* The Service Employees International Union (SEIU), the nation¹s largest health care union (675,000 members), has been working with Senator Paul Wellstone (D, MN) to introduce the American Health Security Plan.  If enacted, the bill would assure access to secure, affordable health care for all Americans by the year 2005.  U2K will provide more info on this bill when introduced into Congress later this summer.  Want to link up with SEIU district councils in your state?  Contact Carol Regan, Health Policy Analyst, 202/898-3200, <cregan@seiu.org>.  Or visit SEIU¹s web site at <www.seiu.org>.

* The National Coalition of Mental Health Professionals and Consumers (NCMHPC), a coalition of over 1,000 members, is working for mental health parity, patient protection legislation including provisions to ensure medical privacy, and universal health care. NCMHPC is developing a tool kit to raise mental health parity issues in the elections.  For info, to receive a tool kit or link up with mental health advocates in your state, contact 888/SAY-NO-MC, <NCMHPC@aol.com> or visit the web site, <www.nomanagedcare.org>.

PARALLEL CAMPAIGNS & GROUPS

* The Labor Party, a national political party for working people, has chapters in over 20 states.  The Labor Party initiated the "Just Health Care Campaign" for a single payer, Canadian-style health care system in the U.S. Labor Party chapters are collecting signatures for a Committee of a Million, to demonstrate that Americans support single-payer.  For contacts, visit the web site,  <www.igc.apc.org/lpa> or call the office, 202/234-5190.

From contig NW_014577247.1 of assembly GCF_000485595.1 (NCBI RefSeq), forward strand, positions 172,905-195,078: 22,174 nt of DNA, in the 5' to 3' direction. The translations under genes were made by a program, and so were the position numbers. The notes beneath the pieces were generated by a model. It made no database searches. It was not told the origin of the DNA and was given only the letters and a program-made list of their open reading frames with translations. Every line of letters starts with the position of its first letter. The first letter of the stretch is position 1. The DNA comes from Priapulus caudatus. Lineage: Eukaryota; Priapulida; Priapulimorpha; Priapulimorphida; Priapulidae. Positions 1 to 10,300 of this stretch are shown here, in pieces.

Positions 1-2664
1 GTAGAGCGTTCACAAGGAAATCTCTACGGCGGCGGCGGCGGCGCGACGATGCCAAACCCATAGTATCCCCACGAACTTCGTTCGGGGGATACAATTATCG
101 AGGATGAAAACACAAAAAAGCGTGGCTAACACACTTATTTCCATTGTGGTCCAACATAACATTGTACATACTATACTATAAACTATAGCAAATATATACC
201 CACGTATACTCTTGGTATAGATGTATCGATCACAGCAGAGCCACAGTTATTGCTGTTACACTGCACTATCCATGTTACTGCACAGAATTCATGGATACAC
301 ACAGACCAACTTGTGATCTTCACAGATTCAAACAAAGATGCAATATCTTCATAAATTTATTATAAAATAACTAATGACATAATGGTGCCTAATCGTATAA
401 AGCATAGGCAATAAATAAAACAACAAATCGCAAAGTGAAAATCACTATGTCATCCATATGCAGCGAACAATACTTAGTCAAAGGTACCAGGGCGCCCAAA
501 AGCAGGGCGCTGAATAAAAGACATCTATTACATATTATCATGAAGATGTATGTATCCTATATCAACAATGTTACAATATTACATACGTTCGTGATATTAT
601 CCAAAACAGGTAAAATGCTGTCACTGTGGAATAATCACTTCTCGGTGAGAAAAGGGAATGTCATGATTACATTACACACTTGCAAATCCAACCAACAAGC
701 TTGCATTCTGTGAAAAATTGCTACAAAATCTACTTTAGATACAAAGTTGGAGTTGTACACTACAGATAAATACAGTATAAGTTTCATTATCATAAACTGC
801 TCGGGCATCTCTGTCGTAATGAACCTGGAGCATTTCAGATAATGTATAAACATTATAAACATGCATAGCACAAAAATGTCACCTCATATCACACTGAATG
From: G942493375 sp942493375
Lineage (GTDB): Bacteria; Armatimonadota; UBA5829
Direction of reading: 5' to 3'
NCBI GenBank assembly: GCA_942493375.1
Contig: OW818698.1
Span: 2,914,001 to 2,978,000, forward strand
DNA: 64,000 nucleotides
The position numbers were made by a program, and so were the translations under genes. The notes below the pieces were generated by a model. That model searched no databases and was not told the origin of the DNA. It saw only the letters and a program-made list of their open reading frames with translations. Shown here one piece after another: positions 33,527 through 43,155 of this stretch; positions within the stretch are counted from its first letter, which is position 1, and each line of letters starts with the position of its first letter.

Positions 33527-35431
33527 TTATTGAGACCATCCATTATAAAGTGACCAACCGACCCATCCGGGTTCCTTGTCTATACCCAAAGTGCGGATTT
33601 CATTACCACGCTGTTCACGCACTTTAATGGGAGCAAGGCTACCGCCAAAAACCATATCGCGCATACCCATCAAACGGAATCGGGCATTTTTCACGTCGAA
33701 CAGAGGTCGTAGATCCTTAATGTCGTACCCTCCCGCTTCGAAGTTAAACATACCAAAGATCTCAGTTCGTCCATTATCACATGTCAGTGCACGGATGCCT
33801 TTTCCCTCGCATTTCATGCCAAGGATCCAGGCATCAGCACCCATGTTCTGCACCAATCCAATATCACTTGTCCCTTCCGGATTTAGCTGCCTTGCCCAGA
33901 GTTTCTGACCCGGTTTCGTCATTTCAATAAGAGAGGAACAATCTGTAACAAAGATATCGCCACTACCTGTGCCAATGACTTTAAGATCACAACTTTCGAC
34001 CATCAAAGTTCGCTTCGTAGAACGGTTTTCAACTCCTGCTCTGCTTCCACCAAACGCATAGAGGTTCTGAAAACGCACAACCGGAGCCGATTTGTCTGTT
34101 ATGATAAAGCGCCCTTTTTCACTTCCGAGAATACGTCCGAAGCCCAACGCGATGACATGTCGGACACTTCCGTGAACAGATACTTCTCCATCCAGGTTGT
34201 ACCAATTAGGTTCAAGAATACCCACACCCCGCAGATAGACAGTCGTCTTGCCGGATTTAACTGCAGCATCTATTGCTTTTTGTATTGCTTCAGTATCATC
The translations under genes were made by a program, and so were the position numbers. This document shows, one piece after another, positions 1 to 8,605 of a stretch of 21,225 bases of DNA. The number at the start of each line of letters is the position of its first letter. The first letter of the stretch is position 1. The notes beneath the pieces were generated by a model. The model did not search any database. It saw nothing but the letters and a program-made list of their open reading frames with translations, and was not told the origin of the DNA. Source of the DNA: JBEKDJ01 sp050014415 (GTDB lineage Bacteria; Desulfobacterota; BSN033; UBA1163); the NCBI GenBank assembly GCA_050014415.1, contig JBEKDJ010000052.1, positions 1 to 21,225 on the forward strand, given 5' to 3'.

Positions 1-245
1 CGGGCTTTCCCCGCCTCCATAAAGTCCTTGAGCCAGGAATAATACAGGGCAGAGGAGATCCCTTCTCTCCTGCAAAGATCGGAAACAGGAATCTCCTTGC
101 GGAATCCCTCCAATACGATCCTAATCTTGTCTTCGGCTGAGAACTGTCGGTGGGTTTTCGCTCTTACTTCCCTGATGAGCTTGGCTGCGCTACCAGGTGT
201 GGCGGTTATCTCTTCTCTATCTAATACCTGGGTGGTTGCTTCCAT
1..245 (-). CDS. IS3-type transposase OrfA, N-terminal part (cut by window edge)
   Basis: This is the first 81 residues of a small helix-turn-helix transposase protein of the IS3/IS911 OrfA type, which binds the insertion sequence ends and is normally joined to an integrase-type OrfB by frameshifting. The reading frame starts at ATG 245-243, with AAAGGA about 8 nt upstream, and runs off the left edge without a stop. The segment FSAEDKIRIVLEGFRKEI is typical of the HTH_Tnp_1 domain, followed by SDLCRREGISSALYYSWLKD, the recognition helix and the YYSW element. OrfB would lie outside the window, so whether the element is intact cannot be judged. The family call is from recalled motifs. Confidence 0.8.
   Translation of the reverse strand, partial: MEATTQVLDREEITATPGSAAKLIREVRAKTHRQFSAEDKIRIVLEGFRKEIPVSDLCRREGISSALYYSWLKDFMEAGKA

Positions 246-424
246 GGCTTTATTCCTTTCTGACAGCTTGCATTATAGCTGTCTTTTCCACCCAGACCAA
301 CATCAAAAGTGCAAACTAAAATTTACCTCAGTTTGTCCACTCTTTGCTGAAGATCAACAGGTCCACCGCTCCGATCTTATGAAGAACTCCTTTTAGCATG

* Physicians for a National Health Program (PNHP) provides resources on our health care system and what¹s wrong with it.  The PNHP slide show (available as text) is a great advocacy tool.  For info or to link up with PNHP activists, 312/554-0382 or <pnhp@aol.com>.  Or visit the web site at <www.pnhp.com>.

4. FAITH GROUPS CALLED TO EDUCATE FOR HEALTH CARE JUSTICE

Recognizing that understanding the crisis and its possible solutions is a key component to the success of social reform, faith groups can take the lead in educating for health care justice.  Adult education classes, seminars, forum events and lecture series are among the activities which could quite naturally fall within the programmatic life of most communities of faith.  As the fall season approaches, religious groups are encouraged to plan such events for both their own membership and for the wider community. If not able to sponsor such events themselves, faith groups might consider making their facilities available for such efforts led by health care justice groups.

The U2K Campaign can help provide resources for this purpose.  Materials are available to assist faith communities in their efforts to understand the struggle for health care justice within the context of their scriptures. Workshop outlines which deal more specifically with the current health care crisis also are available. In addition, clergy, medical professionals, health care justice activists and political leaders all over the country are eager to widely spread the message about the reform that is needed.

Take the first step! Contact the leadership in your faith group today to make plans for fall! 

Faith Communities Organizing Packet Now Available